India, Pakistan and the Kashmir insurgency: Causes, dynamics and prospects for resolution
Ganguly, R. (2001) India, Pakistan and the Kashmir insurgency: Causes, dynamics and prospects for resolution. Asian Studies Review, 25 (3). pp. 309-334.
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The endemic instability and insecurity in South Asia continue to stem from the unresolved Kashmir dispute between India and Pakistan. Indo-Pak hostility has resulted in the bifurcation of the erstwhile princely state and led to two major wars and several near misses in the past. With the onset of a secessionist ethnoreligious insurgency in Indian Kashmir in 1989, a proxy war developed between India and Pakistan, which brought bilateral relations between the two states to its nadir, contributed directly to an arms race and nuclear weapons testing in the subcontinent, undermined regional integration efforts, and resulted in gross human rights violations in the state. This Indo-Pak proxy war eventually led to a short conventional war along the line of control (LoC) in Kashmir in 1999. Although contained through intense international pressure, it momentarily raised fears of a catastrophic nuclear exchange. Resolving the secessionist insurgency in Indian Kashmir and the wider Indo-Pak dispute over the region has thus never been more urgent than it is today. This article analyses the origins and dynamics of the secessionist insurgency in Indian Kashmir, its impact on Indo- Pakistan relations, and the prospects for its resolution.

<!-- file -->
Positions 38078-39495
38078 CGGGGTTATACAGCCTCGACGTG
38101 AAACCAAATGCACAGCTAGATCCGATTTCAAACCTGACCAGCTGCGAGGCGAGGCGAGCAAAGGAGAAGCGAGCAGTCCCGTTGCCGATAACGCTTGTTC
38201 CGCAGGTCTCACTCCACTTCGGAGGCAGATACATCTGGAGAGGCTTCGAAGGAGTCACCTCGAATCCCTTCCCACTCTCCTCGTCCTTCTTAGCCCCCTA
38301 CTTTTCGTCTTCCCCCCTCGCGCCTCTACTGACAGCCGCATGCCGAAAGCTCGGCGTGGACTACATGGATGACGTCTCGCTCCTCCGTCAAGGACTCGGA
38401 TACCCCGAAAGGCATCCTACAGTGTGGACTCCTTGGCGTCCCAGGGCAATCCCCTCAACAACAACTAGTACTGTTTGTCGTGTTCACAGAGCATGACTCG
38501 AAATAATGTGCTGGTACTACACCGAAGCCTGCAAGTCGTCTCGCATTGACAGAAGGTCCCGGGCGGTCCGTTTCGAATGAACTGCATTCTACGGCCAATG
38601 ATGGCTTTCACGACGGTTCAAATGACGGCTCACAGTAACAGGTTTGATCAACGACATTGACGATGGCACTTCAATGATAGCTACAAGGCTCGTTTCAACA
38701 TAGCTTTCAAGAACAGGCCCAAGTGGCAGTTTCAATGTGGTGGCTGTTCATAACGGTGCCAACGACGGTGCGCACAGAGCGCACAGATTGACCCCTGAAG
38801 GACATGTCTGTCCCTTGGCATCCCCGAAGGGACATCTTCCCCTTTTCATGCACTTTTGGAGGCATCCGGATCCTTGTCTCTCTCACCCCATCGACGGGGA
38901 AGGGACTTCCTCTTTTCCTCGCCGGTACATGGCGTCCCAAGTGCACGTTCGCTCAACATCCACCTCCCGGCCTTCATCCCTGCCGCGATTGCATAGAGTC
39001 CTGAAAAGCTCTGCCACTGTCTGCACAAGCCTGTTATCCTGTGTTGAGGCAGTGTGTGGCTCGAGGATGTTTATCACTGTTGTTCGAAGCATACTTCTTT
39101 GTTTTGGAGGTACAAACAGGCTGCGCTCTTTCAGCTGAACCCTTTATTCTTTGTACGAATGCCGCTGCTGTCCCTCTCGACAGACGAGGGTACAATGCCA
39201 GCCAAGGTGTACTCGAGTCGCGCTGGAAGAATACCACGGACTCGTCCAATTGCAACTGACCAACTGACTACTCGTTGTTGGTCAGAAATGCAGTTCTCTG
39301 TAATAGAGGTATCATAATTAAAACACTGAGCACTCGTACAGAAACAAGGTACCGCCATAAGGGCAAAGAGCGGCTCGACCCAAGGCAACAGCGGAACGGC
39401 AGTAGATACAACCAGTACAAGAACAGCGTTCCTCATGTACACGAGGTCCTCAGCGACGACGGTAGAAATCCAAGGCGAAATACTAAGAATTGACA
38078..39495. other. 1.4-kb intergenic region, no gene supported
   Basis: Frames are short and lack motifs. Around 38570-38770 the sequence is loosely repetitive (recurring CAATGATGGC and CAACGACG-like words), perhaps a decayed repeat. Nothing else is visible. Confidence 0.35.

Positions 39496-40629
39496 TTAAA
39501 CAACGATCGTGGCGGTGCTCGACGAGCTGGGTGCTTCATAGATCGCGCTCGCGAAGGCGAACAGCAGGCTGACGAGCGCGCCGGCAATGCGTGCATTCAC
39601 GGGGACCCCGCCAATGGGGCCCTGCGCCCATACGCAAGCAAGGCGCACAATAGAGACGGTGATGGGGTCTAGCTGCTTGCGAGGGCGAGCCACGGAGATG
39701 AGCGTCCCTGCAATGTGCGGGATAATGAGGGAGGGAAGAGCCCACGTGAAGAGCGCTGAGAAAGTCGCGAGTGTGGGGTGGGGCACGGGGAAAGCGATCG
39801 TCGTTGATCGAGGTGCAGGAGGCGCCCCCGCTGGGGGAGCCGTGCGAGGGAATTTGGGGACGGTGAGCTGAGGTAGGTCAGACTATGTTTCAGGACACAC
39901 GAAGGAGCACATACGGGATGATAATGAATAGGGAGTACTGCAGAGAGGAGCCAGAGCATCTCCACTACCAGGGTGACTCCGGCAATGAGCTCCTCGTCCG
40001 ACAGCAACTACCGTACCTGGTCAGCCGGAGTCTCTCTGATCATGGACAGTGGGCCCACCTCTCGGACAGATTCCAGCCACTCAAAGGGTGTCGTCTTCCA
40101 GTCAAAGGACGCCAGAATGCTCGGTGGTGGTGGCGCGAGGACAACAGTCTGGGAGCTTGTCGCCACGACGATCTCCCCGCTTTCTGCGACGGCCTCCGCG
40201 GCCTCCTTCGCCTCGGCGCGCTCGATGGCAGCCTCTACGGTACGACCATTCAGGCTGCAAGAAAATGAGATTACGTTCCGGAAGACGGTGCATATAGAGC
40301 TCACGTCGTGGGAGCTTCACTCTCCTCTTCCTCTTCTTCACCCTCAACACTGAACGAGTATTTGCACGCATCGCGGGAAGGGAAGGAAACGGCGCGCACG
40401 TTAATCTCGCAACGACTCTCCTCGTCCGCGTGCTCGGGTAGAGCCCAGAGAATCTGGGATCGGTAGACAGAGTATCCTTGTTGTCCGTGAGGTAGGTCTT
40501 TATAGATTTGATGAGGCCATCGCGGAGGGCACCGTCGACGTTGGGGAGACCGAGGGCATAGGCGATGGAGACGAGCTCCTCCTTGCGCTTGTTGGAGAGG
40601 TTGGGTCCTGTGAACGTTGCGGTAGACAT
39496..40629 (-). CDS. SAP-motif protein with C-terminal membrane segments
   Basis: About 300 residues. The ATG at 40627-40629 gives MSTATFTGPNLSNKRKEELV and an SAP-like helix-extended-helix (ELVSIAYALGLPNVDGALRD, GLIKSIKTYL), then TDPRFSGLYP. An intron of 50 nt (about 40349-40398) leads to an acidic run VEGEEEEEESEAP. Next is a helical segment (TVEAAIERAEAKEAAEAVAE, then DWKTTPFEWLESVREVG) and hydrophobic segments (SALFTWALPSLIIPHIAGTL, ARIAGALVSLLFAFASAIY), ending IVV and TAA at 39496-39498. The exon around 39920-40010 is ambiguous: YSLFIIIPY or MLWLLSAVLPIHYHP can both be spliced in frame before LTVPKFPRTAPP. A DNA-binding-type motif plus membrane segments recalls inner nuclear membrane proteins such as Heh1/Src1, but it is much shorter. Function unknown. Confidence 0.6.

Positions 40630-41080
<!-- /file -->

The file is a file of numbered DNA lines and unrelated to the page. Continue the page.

|Publication Type:||Journal Article|
|Publisher:||Taylor and Francis|
|Copyright:||Asian Studies Association of Australia|
|Notes:||University of East Anglia Published online: 27 February 2007|
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